Is Modern Technology Too, Er, Modern? Or Perhaps Too Delicate?

joedarby

For any of you dear readers who have been glancing over my columns for any length of time, you probably know that my attitude to modern technology, as it applies to “electronic devices,” is pretty much one of Bah Humbug.

I mean, first of all, they’re really delicate, aren’t they? Not only are we apparently terribly vulnerable to hacking attacks from the Russians, Chinese or assorted lone genius kooks, but our individual devices break down all too often.

It’s not that unusual for our computer to go on the blink, way beyond any capacity of Mary’s or mine to remedy it. Hence we have gotten to know our computer repairman pretty well. He’s a fine young man and always knows just how to fix our problem. But it seems to me that if computers are so great, why can’t they be a little more reliable.

Let me give you an example. Mary’s writing on a project that’s very important to her. It’s now going through the final phases so she can submit her work to an editor. A couple of days ago, she was typing, using a word processing program. Suddenly, instead of showing one page on the screen, it showed four small pages.

She tried to fix it. I tried to fix it. We called friends and family members who we thought knew something about computers. All to no avail. So of course we brought the thing to our computer man and he fixed it in a day. The remedy was pretty simple, but he admitted that he kind of stumbled on the answer himself. I won’t go into the technical details. That would just make me more disgusted.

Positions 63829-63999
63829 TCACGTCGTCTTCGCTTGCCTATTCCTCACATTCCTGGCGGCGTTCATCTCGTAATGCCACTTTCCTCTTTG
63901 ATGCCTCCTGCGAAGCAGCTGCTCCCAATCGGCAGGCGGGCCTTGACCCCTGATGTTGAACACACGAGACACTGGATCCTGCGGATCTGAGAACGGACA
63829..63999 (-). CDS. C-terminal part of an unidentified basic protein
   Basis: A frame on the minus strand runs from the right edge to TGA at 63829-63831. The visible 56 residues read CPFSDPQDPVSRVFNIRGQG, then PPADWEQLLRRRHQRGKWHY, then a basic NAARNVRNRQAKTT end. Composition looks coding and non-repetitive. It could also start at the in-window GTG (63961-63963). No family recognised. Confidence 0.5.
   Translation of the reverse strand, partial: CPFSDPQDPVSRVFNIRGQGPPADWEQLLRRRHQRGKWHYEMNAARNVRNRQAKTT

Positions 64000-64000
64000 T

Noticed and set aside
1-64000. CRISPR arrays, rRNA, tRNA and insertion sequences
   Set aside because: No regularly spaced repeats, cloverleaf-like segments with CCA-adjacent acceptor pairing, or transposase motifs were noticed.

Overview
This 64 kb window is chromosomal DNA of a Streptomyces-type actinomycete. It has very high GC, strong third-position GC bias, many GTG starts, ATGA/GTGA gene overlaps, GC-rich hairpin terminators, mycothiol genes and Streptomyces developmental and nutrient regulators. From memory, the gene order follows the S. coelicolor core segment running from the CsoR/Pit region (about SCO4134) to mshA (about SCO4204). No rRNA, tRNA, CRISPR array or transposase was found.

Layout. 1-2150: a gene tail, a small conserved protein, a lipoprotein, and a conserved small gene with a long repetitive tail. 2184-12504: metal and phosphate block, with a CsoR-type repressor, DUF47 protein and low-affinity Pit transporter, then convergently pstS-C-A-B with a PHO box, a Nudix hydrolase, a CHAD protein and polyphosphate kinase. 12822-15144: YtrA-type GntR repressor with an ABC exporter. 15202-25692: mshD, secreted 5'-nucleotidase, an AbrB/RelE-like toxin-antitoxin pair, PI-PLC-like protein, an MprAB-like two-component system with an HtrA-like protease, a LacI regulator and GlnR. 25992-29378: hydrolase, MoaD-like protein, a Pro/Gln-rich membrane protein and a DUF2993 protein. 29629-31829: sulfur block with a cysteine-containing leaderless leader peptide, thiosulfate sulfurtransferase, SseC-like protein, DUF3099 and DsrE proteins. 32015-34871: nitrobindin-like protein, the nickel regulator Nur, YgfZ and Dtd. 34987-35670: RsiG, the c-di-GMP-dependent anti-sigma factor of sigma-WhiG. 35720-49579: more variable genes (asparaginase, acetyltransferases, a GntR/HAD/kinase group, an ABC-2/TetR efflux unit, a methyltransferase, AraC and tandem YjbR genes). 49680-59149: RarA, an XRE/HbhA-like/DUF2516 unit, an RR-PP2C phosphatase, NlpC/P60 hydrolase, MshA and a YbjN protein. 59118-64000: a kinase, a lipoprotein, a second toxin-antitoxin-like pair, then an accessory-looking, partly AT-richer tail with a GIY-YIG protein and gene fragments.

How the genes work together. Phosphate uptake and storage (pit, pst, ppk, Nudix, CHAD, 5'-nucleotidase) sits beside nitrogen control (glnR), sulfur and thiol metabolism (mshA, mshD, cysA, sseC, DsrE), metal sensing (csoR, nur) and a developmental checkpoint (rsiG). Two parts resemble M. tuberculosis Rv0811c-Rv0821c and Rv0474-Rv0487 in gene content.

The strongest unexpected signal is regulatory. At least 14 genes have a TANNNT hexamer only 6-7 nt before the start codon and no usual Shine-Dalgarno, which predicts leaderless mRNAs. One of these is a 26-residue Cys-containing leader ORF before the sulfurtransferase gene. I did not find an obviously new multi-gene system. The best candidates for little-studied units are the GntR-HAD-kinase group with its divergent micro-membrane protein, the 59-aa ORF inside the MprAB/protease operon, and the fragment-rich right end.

Then, to add insult to injury, Mary’s phone went completely dead. It wouldn’t even take a charge.

We both have those Jitterbug phones, the ones you’ve probably seen advertised in magazines. Cell phones for old folks, they are. They’re relatively easy to use, have large numbers, etc. Just what we need, right?

Well, we got rid of our landline phone some time ago, so we rely on our cell phones to communicate with the outside world, and Mary felt cut off from her out-of-town relatives. She wanted to go buy a new battery for the device, but I said “let me first call the company and see what they say.”

So, I got a very nice Jitterbug lady on my phone and explained the problem to her. She walked me through the process of removing the battery for a few seconds and then reinstalling it. And, voila, the phone was working again. The battery had somehow become displaced, she explained.

Like I said, these things are delicate, aren’t they? The recent problem with Mary ‘s project was relatively simple. But often our computer completely goes haywire and is unusable, for browsing the Internet or other common uses to which such machines are put.

I admit, our computer is no longer a luxury, but a necessity. How else would I control my Nertflix choices, after all? How would I instantly access Major League baseball scores at midnight? How would I instantly communicate, both for pleasure and for business, if it weren’t for emails? Can you imagine having to tell someone, “No I don’t have an email address. You’ll have to call me or write me a letter.”

Yeah, you can’t really thrive without a computer these days. At least I don’t have a smart phone. My Jitterbug isn’t stupid, but it doesn’t know how to browse websites or anything like that. It doesn’t even know what aps are.

Anyway, after our recent misadventures, we do once again have a working computer and Mary has a working phone. Until the next time they go out, that is.